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A Race to “Never Forget”

The Tunnel to Towers Foundation honors the memory of fallen service members through local events and charitable programs.

Article by Kaylee Dusang

Photography by Daniel Arizpe | Apollo Productions

Originally published in Cypress Lifestyle

Three years ago, Kim De Lorenzo attended her first local 5K Run & Walk for the Tunnel to Towers Foundation in Southwest Houston. As a New York native who moved to Cypress 11 years ago, the foundation’s mission strikes a chord with De Lorenzo. “I come from a family of service and from a family who has had first-hand experience with 9/11, the tragedy and everything that came along with it,” De Lorenzo said.

The Tunnel to Towers Foundation was established in memory of Stephen Siller, a New York City firefighter who sacrificed his life during the September 11 attacks. The name pays tribute to his bravery: after hearing about a plane hitting the North Tower, he drove to the former Brooklyn-Battery Tunnel toward Manhattan only to find it closed. Determined to help save others, he strapped 60 lbs. of gear to his back and raced on foot through the tunnel to the Twin Towers.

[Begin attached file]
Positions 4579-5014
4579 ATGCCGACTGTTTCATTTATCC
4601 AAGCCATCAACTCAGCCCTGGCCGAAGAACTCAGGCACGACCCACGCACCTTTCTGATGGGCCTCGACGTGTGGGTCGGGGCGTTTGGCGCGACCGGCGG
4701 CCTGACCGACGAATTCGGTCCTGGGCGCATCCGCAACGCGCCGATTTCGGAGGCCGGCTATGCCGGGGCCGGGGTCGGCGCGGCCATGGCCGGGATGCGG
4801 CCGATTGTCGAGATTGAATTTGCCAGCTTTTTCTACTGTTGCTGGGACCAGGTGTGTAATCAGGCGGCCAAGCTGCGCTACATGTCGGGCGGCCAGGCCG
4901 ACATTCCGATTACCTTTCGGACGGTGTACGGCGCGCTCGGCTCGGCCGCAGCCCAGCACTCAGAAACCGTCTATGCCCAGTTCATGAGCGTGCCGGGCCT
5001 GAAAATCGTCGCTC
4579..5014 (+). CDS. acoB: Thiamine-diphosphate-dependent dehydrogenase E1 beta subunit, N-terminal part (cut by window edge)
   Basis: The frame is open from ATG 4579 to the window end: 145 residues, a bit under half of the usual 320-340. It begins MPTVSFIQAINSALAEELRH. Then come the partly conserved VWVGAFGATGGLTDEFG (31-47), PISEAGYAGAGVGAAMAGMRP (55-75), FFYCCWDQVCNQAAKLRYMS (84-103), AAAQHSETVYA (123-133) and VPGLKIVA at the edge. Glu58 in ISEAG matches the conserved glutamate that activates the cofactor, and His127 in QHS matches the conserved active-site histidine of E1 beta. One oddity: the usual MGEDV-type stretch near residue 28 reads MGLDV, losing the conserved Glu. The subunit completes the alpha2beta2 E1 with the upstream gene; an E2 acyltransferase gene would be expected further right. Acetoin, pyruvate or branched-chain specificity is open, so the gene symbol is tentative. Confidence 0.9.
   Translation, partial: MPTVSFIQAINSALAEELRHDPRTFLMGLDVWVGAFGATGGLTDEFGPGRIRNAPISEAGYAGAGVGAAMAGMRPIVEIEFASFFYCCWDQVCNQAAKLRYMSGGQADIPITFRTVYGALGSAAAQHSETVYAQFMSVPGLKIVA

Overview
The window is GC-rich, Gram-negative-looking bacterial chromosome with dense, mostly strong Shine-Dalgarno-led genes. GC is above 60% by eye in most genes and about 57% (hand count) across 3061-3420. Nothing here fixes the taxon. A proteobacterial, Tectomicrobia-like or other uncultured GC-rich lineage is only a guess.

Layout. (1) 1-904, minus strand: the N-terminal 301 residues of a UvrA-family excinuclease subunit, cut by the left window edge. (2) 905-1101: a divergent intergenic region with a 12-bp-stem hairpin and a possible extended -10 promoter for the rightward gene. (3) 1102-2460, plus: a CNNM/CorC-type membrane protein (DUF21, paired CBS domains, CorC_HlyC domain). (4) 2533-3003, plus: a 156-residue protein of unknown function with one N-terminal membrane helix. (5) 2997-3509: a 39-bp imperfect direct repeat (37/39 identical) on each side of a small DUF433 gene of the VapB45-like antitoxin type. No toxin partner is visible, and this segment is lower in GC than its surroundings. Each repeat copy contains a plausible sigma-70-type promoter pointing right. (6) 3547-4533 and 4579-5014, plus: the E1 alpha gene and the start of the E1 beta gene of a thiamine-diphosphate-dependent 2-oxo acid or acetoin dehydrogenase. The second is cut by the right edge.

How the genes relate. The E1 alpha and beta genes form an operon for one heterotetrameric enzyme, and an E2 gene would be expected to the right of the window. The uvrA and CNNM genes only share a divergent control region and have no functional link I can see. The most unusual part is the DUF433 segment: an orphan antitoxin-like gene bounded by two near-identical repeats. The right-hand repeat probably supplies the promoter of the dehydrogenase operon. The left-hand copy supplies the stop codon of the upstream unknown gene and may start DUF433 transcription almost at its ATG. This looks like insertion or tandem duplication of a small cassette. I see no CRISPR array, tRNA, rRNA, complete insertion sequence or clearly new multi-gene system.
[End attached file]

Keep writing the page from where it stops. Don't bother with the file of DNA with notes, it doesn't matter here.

Siller’s story resonates with De Lorenzo, and many others who were affected by 9/11. De Lorenzo said she lost several friends on the morning of September 11, 2001. Her mother, who was a survivor in the collapse of the South Tower, passed away from a 9/11-related illness four years ago. “Around 9/11, for some of us, it’s extremely devastating,” De Lorenzo said.

As one of the 343 firefighters who died on 9/11, Siller left behind a family, including a wife and five children. Formed by his family, Tunnel to Towers aims to pay off the mortgages or provide mortgage-free homes to fallen service members who left behind surviving spouses and young children. It also provides programs and resources for homeless veterans and injured first responders and veterans.